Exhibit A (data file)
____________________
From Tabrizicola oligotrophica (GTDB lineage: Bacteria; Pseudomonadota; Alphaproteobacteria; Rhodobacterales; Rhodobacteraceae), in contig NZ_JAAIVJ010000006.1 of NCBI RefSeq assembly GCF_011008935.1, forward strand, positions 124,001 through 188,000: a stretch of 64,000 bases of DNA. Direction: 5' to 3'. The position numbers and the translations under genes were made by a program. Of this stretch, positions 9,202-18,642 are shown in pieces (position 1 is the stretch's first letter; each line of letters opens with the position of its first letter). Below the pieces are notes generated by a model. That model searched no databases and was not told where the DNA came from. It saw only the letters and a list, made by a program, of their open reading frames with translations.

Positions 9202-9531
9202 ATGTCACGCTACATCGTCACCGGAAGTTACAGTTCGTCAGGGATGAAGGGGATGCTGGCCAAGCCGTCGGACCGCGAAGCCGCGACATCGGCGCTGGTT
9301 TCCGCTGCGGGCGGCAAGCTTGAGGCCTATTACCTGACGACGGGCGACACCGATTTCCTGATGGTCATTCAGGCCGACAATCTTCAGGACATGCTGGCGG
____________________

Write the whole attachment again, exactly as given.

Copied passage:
From Tabrizicola oligotrophica (GTDB lineage: Bacteria; Pseudomonadota; Alphaproteobacteria; Rhodobacterales; Rhodobacteraceae), in contig NZ_JAAIVJ010000006.1 of NCBI RefSeq assembly GCF_011008935.1, forward strand, positions 124,001 through 188,000: a stretch of 64,000 bases of DNA. Direction: 5' to 3'. The position numbers and the translations under genes were made by a program. Of this stretch, positions 9,202-18,642 are shown in pieces (position 1 is the stretch's first letter; each line of letters opens with the position of its first letter). Below the pieces are notes generated by a model. That model searched no databases and was not told where the DNA came from. It saw only the letters and a list, made by a program, of their open reading frames with translations.

Positions 9202-9531
9202 ATGTCACGCTACATCGTCACCGGAAGTTACAGTTCGTCAGGGATGAAGGGGATGCTGGCCAAGCCGTCGGACCGCGAAGCCGCGACATCGGCGCTGGTT
9301 TCCGCTGCGGGCGGCAAGCTTGAGGCCTATTACCTGACGACGGGCGACACCGATTTCCTGATGGTCATTCAGGCCGACAATCTTCAGGACATGCTGGCGG